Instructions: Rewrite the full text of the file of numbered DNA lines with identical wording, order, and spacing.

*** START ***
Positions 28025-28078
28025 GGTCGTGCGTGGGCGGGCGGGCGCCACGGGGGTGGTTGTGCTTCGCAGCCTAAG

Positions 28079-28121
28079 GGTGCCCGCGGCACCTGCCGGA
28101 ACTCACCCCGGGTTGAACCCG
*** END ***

Positions 28025-28078
28025 GGTCGTGCGTGGGCGGGCGGGCGCCACGGGGGTGGTTGTGCTTCGCAGCCTAAG

Positions 28079-28121
28079 GGTGCCCGCGGCACCTGCCGGA
28101 ACTCACCCCGGGTTGAACCCG